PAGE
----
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A Game of Love : Ray Beaulieu, 70, proposed to Nina Weiner, 67, over cribbage. They were wed at the social center where they met.

July 25, 1991|ROBYN LOEWENTHAL | SPECIAL TO THE TIMES

"To have and to hold, for richer, for poorer, in sickness and in health, to love and to cherish for the rest of our lives."

--from Beaulieu vows

Two seniors who met over the Moorpark Senior Center pool table are playing for keeps these days. On July 10, Nina Weiner, 67, and Ray Beaulieu, 70, took their cue from Cupid and exchanged vows before 85 guests in the first wedding ceremony held at the center. Ray proposed there during a cribbage game two months ago.

"We all knew that they played pool together. But we didn't realize how serious that pool game was getting," said Lee Burola, vice president of Moorpark Senior Citizens.

"I instructed Nina how to play pool. First thing you know, she starts beating me," said Ray, a retired carpenter and builder.

"We have a lot of common interests," he said. "She was an agricultural major and I'm an old farm boy. I loved her personality and the way she does things."

"We just clicked," said Nina.

Before he proposed May 23, Ray was planning to move to Ojai. "I couldn't stand the thought of not seeing him every day," Nina said.

But it took her until Father's Day to accept. "Even at her age, it's a major decision," said Beth Skaggs, Nina's daughter and matron-of-honor. "You just don't rush into things."

Nina said she was so flustered after becoming engaged, she doesn't remember what they did that day.

"I think we played cards," Ray said.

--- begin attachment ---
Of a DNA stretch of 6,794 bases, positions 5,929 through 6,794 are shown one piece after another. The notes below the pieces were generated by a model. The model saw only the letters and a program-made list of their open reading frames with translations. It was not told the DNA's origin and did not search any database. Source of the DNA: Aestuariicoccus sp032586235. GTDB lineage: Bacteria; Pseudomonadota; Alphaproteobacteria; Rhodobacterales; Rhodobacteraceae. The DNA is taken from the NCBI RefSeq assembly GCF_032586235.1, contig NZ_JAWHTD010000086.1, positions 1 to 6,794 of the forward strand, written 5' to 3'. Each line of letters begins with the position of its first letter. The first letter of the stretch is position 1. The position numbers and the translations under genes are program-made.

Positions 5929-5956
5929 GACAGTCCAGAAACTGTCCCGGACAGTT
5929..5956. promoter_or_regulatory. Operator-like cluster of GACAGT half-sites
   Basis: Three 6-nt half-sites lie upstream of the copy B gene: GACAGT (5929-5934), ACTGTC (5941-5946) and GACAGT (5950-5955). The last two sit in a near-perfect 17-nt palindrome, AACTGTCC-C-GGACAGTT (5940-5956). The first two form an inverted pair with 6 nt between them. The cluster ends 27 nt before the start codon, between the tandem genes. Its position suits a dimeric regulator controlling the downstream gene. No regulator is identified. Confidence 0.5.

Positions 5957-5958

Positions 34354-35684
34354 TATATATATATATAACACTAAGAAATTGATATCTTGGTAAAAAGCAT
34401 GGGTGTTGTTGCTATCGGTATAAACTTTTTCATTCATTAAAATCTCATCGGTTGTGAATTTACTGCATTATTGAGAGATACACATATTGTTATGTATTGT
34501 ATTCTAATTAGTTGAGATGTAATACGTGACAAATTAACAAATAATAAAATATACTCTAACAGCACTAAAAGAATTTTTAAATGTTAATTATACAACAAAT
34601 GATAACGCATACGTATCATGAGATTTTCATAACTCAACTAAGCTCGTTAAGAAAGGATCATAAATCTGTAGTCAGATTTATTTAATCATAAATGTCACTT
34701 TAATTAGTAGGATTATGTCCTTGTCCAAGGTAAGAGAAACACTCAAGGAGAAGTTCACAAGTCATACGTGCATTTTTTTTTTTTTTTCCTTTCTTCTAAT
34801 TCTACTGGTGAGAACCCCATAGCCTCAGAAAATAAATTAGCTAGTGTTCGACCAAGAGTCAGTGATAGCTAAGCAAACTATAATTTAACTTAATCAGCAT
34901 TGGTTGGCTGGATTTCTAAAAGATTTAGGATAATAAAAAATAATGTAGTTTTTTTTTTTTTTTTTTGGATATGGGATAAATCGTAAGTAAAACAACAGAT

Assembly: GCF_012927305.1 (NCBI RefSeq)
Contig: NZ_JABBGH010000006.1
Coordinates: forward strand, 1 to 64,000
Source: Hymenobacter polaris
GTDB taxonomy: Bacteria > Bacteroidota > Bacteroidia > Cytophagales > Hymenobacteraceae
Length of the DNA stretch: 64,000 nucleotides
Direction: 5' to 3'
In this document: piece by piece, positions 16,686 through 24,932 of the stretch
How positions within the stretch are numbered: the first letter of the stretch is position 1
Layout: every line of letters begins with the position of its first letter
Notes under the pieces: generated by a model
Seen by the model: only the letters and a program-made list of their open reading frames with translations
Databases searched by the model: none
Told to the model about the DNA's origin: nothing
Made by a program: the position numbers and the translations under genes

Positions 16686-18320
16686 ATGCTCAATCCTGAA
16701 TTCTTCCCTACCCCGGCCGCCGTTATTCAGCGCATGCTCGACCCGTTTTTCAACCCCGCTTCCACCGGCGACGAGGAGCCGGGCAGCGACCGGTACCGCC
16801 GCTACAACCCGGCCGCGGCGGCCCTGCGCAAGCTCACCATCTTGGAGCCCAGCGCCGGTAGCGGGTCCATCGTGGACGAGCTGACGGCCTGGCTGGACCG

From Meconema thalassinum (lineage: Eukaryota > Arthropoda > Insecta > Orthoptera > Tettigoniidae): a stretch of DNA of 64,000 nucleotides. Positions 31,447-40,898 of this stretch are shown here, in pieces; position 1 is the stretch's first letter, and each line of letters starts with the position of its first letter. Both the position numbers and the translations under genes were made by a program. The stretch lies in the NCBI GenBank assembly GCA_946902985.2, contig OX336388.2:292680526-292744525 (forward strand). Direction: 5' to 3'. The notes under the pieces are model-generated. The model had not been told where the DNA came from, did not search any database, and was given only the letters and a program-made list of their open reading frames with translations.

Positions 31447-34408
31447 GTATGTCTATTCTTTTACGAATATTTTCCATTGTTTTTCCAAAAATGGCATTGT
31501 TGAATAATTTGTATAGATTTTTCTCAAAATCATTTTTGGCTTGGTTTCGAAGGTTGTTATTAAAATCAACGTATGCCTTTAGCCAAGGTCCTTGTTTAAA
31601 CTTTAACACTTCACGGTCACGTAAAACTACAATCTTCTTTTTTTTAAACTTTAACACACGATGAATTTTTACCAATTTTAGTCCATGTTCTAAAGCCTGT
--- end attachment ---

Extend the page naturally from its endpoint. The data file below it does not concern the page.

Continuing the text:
In the parking lot before the late-morning ceremony, Nina's niece and daughter painted the white Plymouth seven-passenger honeymoon van with slogans and hearts. The radio antenna was festooned with ribbons and heart-shaped balloons.

"I'm so glad my mom found someone," Skaggs said. "They will make their home in Moorpark, they are not deserting their friends. In fact, both are still signed up for lunch at the senior center tomorrow."

"We're excited," said Everett Braun, president of Moorpark Senior Citizens. "We're glad to hear that romance is still alive." He believes that the wedding probably attracted more participants at the center than any activity this year.

According to Braun, the center has been operating on a volunteer basis for the last five years. The city provides funds for a cook and assistant who serve about 75 lunches per week as part of a countywide nutrition program. With a new $8,000 grant from the Area Agency on Aging, Braun said they plan to hire a part-time director.

"We're still struggling, but we want to be open from 9 to 4 so people can drop in to socialize, play cards, bingo, and have some senior crafts," he said.

"Nina and Ray are very active here at the center. They come for lunch and they love bingo, bridge and cribbage," Burola said. Since it is the third marriage for both, the Beaulieus requested gifts to be in the form of contributions to purchase a new, professional-size pool table for the center.

The existing pool table was discreetly covered for the wedding, and felt banners formed a backdrop. Minutes before, the bride and groom greeted guests, who were seated at long cafeteria-style tables decorated for the luncheon to follow. Then, without fanfare or bridal procession, a familiar wedding march started, followed by a soloist's rendition of "O Promise Me,' accompanied by an organist.

"We live in a time when commitments are difficult to make," Pastor James Neleson of Moorpark Lutheran Church said to the couple before him. "We thank you for believing they are still important and for making them here today."

Approving guests, including three hair-netted kitchen workers--watched as Ray and Nina exchanged vows with the help of her daughter, and his brother and 9-year-old nephew. Many guests relived their own nuptials through exchanged glances or the caress of an extended hand. They welcomed the confirmation of love and companionship--the possibility of sharing life at this age.

Ray said, "Honeymoon plans are on the QT." Then someone reminded Nina and Ray that they were still signed up to play bridge the next day.

* WHERE AND WHEN

The Moorpark Senior Center, located at 799 Moorpark Ave. in the Moorpark Community Center next to Moorpark City Hall, invites all seniors to socialize and have a hot noon meal. Suggested donation $1.75. For information or to make reservations for lunch, call (805) 529-4016.

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